Split Decisions: How and Why to Take a Break from Feminism

Split Decisions: How and Why to Take a Break from Feminism

Split Decisions: How and Why to Take a Break from Feminism

Split Decisions: How and Why to Take a Break from Feminism


Is it time to take a break from feminism? In this pathbreaking book, Janet Halley reassesses the place of feminism in the law and politics of sexuality. She argues that sexuality involves deeply contested and clashing realities and interests, and that feminism helps us understand only some of them. To see crucial dimensions of sexuality that feminism does not reveal--the interests of gays and lesbians to be sure, but also those of men, and of constituencies and values beyond the realm of sex and gender--we might need to take a break from feminism.

Halley also invites feminism to abandon its uncritical relationship to its own power. Feminists are, in many areas of social and political life, partners in governance. To govern responsibly, even on behalf of women, Halley urges, feminists should try taking a break from their own presuppositions.

Halley offers a genealogy of various feminisms and of gay, queer, and trans theories as they split from each other in the United States during the 1980s and 1990s. All these incommensurate theories, she argues, enrich thinking on the left not despite their break from each other but because of it. She concludes by examining legal cases to show how taking a break from feminism can change your very perceptions of what's at stake in a decision and liberate you to decide it anew.


Over the last twenty-five years the U.S. Left has produced a rich range of theories of sexuality. These theories differ a lot, partly because they were made by people involved in a context of deep internal critique, debates so intense that they were sometimes experienced as “war.” the result is a wide array of incommensurate theories of sexuality and of power.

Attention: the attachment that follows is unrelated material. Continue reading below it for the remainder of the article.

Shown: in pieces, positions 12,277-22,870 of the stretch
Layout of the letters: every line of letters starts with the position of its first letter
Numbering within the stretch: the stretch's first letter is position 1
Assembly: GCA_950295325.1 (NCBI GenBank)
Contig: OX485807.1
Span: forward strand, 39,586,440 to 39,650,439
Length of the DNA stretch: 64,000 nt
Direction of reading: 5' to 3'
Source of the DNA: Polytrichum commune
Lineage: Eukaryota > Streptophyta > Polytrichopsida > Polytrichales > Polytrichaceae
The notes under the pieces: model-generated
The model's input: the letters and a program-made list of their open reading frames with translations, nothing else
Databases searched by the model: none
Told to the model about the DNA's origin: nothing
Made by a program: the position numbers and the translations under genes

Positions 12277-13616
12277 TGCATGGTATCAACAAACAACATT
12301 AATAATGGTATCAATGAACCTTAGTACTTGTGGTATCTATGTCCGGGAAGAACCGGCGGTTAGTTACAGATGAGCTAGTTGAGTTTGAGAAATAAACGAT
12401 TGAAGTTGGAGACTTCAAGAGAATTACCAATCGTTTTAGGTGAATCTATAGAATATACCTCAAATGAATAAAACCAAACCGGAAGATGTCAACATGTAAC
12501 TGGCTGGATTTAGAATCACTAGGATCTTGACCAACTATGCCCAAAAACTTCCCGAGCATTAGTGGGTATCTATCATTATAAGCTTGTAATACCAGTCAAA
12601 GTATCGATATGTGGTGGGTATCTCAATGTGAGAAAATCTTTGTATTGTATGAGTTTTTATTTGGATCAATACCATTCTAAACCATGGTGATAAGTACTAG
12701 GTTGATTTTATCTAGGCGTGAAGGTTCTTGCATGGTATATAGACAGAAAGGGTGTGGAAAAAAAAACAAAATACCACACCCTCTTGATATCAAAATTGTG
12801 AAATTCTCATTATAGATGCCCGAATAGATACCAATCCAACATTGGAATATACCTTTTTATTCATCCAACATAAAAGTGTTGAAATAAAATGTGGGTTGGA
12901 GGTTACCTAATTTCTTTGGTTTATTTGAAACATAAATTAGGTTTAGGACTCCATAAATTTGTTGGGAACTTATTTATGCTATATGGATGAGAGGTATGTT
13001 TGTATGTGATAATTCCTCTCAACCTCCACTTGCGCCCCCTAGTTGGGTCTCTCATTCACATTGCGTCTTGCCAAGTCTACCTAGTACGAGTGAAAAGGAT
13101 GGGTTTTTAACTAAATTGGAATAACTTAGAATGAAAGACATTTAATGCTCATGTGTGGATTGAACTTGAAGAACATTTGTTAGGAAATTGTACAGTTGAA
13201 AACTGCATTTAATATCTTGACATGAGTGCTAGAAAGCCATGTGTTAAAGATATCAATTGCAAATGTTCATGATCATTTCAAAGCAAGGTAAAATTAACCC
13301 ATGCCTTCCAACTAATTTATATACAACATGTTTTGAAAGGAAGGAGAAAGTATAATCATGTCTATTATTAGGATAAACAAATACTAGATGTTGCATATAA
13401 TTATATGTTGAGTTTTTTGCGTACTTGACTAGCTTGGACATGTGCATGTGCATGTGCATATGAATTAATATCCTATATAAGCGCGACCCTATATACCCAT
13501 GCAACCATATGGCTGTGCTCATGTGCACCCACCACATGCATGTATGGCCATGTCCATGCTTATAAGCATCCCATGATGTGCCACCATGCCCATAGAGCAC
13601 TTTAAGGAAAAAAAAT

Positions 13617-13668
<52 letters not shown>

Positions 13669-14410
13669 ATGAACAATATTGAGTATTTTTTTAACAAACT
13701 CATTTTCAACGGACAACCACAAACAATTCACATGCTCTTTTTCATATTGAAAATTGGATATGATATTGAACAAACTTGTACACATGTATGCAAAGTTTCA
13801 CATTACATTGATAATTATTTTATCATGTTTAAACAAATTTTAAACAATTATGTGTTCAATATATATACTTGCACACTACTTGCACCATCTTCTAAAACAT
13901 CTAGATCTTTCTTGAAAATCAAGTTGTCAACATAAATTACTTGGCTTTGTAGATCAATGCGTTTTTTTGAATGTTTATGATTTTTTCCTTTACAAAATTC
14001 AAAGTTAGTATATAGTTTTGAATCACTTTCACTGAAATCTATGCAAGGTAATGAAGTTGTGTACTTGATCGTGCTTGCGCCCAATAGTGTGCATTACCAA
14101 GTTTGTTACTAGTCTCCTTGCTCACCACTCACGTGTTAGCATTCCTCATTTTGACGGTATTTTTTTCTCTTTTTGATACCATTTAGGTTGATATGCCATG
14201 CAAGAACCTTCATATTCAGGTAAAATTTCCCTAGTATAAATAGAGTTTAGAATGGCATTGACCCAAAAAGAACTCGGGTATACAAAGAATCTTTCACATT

This book argues that the splits between the theories are part of their value. It proposes an alternative to the normative demand to harmonize them, reconcile them, and smooth out their clashes. I argue here for a politics of theoretic incommensurability. I think it will be better for the Left—we will make better decisions about what we want, and possibly even win more conflicts with the Right—if we lavish attention and appreciation on the capacity of our theory making to reveal the world as a normatively fraught, contradictory, conflictual place, a place where interests differ, change over time, and come into zero-sum conflicts, a place where all our decisions—even our decisions to abstain from deciding—shift social goods among highly contingent but pressing, urgent, vital interests.

As part of this argument, I also argue that theory making has been crucial to left-of-center politics of sexuality. What people have done theoretically has changed reality for them, has changed them so deeply it has shifted their very beings; and it has changed their political situations. and as their political life has changed, the demands they bring to theory have shifted; the desire for theory has been a political desire.

I assume here that human beings operate according to the maxim “I'll see it when I believe it”—or perhaps more accurately, “I'll see it when I can and do theorize it.” and so I'll argue that . . .

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